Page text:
A Fortune in Shipwreck Treasure Surfaces in the African DesertWill Granderson
Back in 1533 there was no NOAA, and no storm warnings. Spanish and Portuguese explorers braved the world’s oceans with only a good ship and a few rudimentary navigational instruments. Back then the weather report involved scanning the horizon and thinking, “Those clouds look bad…” So it was in the winter of 1533 that Dom Francisco de Noronha, commanding the Portuguese ship the Bom Jesus (Good Jesus), knew his ship was in trouble. The ship was on its way to India, to colonies the Portuguese and Spanish had established there for trade.
Storms are frequent and fierce in the southern Atlantic, just a few hundred miles north of the tip of Africa. The Bom Jesus was carrying 300 passengers, including crew, soldiers, merchants, priests, nobility and slaves, and was also weighed down by tons of treasure on its way to the colonies. In the midst of the storm the ship struck a rock and began taking on water as it drifted toward a largely desolate shoreline. Anyone who sails knows that the closer you get to shore, the bigger and more destructive the waves get; the Bom Jesus was torn apart with great force. At some point the captain ordered everyone over the side and, by all indications, everyone made it off the ship, though one person left a foot trapped under heavy timbers behind. The ship broke apart and sank in the near-shore waters, to be largely forgotten to history for almost five centuries.
In 1908 Germans exploring the formidable desert along the Namibian coast discovered diamonds. There was a time when the desert beach was, literally, littered with diamonds and the Germans called it the Sperrgebiet, or “forbidden territory” as thousands swept in to comb the beaches for gems. Eventually the area fell under control of the De Beers company and was jealously guarded from gem hunters by local marksmen who got paid to shoot first and ask questions later. Ironically, it was the presence of diamonds that allowed another vast treasure to lay undiscovered for another hundred years.
Over the centuries the shoreline shifted and the wreck of the Bom Jesus became landlocked in the desert sands. In 2008 a geologist excavating a test pit on part of the erstwhile beach discovered pieces of wood, metal and tubing. Calling an archaeologist, the site soon gave up the wreck of the Bom Jesus and her treasure. The archaeologists discovered 44,000 pounds of copper ingots, weapons, armor, bronze canons, ivory tusks, and a haul of gold treasure. More than 2,000 gold coins were discovered at the site, most in nearly mint condition. The gold was mostly Spanish excelentes bearing the likenesses of the monarchs Ferdinand and Isabella, but there were gold coins from all over Africa and India as well.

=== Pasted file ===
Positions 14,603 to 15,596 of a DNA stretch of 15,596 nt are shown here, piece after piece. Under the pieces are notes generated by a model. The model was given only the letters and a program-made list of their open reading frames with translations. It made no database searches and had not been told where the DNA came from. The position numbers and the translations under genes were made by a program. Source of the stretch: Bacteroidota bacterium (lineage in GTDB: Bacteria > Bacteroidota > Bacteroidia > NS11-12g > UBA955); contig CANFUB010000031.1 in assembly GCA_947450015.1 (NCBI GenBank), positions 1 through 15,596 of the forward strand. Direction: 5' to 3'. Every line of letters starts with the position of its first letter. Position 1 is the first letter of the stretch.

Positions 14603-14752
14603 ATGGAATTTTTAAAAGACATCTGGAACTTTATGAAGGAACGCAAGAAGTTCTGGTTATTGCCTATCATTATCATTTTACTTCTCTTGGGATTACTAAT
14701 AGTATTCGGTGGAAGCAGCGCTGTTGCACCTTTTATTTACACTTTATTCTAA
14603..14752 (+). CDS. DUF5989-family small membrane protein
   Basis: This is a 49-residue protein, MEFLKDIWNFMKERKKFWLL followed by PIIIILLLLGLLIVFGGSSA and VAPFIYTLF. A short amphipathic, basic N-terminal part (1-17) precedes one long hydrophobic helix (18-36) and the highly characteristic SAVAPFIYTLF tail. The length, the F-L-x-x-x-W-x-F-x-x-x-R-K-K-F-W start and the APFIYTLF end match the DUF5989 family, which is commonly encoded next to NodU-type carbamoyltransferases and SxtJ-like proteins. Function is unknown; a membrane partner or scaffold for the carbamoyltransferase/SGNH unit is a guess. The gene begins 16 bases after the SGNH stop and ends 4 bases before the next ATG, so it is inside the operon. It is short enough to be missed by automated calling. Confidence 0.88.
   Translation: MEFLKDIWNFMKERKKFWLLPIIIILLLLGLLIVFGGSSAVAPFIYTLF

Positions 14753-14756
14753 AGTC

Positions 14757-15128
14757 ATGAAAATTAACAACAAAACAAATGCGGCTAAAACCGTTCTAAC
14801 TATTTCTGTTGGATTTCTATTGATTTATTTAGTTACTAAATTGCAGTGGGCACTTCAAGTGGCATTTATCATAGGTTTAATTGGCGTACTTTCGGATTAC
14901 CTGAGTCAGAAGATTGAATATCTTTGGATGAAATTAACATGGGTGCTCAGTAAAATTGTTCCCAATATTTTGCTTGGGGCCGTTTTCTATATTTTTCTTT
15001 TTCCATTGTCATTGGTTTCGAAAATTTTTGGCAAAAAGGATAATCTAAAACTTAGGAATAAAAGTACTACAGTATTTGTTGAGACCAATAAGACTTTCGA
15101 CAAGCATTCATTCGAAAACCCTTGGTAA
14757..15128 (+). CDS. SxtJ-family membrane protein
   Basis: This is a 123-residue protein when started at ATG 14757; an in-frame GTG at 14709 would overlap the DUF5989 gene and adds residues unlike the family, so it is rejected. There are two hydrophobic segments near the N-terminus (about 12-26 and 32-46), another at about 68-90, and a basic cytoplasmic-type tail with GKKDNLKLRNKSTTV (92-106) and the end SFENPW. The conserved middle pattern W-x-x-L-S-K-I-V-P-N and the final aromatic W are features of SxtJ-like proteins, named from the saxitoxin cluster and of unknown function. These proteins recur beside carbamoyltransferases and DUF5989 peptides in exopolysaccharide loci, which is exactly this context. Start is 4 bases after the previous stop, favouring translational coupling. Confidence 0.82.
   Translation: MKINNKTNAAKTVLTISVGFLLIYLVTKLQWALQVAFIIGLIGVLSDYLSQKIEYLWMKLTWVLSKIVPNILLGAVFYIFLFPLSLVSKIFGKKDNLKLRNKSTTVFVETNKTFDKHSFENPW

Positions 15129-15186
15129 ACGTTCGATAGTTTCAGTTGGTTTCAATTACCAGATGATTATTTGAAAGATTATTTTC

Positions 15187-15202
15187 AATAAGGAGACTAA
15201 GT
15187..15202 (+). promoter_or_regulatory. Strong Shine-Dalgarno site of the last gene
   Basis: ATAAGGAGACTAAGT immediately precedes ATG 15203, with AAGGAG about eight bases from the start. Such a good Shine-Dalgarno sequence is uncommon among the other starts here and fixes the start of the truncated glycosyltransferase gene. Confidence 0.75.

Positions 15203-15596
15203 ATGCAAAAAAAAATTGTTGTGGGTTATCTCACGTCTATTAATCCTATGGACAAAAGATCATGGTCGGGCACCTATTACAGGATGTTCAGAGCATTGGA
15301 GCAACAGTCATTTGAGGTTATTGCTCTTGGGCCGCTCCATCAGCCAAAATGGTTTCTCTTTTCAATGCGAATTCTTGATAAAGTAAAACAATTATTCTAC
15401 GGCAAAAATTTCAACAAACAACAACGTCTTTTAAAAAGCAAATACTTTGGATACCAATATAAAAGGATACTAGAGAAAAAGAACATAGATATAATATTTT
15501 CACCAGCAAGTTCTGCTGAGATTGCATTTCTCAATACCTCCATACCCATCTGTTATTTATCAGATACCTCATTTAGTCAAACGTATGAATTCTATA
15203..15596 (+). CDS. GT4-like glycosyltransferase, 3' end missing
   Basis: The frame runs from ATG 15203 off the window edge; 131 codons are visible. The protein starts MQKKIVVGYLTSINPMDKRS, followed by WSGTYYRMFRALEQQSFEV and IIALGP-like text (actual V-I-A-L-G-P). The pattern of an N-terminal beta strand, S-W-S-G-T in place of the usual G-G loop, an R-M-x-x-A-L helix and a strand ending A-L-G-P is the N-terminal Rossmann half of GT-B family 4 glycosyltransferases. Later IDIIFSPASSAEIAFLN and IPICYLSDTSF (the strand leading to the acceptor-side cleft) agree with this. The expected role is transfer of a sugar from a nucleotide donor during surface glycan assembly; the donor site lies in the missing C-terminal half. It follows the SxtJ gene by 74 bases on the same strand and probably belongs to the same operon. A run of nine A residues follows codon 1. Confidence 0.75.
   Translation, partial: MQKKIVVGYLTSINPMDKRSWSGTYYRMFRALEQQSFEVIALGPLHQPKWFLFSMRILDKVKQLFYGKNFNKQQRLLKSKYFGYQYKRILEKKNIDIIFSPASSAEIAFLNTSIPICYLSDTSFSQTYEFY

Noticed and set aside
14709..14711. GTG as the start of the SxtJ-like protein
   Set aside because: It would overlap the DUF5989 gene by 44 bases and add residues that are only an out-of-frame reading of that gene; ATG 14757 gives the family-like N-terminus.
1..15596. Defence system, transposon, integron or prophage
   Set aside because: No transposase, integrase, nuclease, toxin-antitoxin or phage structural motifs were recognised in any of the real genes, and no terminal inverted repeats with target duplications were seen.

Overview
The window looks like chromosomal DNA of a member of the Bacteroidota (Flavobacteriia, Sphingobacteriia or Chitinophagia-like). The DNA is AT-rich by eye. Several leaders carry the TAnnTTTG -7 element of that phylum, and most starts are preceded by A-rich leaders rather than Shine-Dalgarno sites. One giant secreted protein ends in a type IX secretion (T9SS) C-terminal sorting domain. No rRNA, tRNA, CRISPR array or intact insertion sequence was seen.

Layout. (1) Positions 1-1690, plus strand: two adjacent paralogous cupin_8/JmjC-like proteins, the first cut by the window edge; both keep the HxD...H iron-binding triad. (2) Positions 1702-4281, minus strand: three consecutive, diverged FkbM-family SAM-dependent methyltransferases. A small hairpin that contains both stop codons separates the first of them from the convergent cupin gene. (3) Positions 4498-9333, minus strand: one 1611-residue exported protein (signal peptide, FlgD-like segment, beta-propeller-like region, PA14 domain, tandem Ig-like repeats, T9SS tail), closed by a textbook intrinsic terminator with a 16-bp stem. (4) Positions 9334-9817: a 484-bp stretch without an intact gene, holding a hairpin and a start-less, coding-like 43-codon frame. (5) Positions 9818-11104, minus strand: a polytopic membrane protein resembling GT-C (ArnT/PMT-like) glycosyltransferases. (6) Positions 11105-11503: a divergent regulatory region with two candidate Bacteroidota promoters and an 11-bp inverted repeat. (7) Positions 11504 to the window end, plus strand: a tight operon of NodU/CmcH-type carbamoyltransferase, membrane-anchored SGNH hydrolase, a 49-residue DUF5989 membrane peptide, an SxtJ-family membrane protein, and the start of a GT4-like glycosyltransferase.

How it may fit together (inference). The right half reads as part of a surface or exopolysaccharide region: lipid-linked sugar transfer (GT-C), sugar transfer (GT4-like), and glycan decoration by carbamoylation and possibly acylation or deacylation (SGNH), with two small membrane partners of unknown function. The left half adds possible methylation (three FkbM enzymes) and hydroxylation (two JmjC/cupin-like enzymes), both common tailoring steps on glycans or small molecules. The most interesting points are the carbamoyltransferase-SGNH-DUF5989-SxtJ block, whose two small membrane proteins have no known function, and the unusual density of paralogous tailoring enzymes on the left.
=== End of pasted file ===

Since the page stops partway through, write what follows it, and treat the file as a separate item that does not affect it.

Interestingly microorganisms should have destroyed the wood and rigging of the ship centuries ago but it was the presence of the copper ingots that kept the forces of decomposition at bay. Anyone with a backyard pond knows that you use copper sulfate to control algae blooms and the ingots acted like a force field against bacteria and algae.
Today the site, along with the rest of Namibian Desert site, remains off limits to visitors, protected by the diamond mine’s vigilant security. The idea of sending the ship’s remains to a museum is being suggested but, so far, the ship remains a mystery to all but a fortunate few.
As to what happened to the unfortunate crew, that’s a matter of informed speculation. What we know is that, other than a few toe bones crushed under a heavy timber, no human remains were found which means the crew probably got off the ship. It’s entirely plausible that at least a few survivors managed to make their way ashore, though being marooned in 10,000 square miles of Namibian Desert is not exactly an upgrade. In the 16th century that was the Big Nowhere and the survivors would have only had a day to find water and there was little food. If they went south, in about 20 miles they would have run into the Orange River and water. If they went north, well, it was likely a fatal decision.
Even if they found water we know no one on that ship was ever heard from again. Maybe being marooned in an endless desert with no food, weapons or money with a contingent of recently freed slaves was how their story ended. Or perhaps it was at the pointy end of a spear belonging to the native peoples who patrolled the desert beaches looking for whale carcasses. With the area still off limits, essentially forever, it’s likely the story of the brave survivors’ final days will never be told.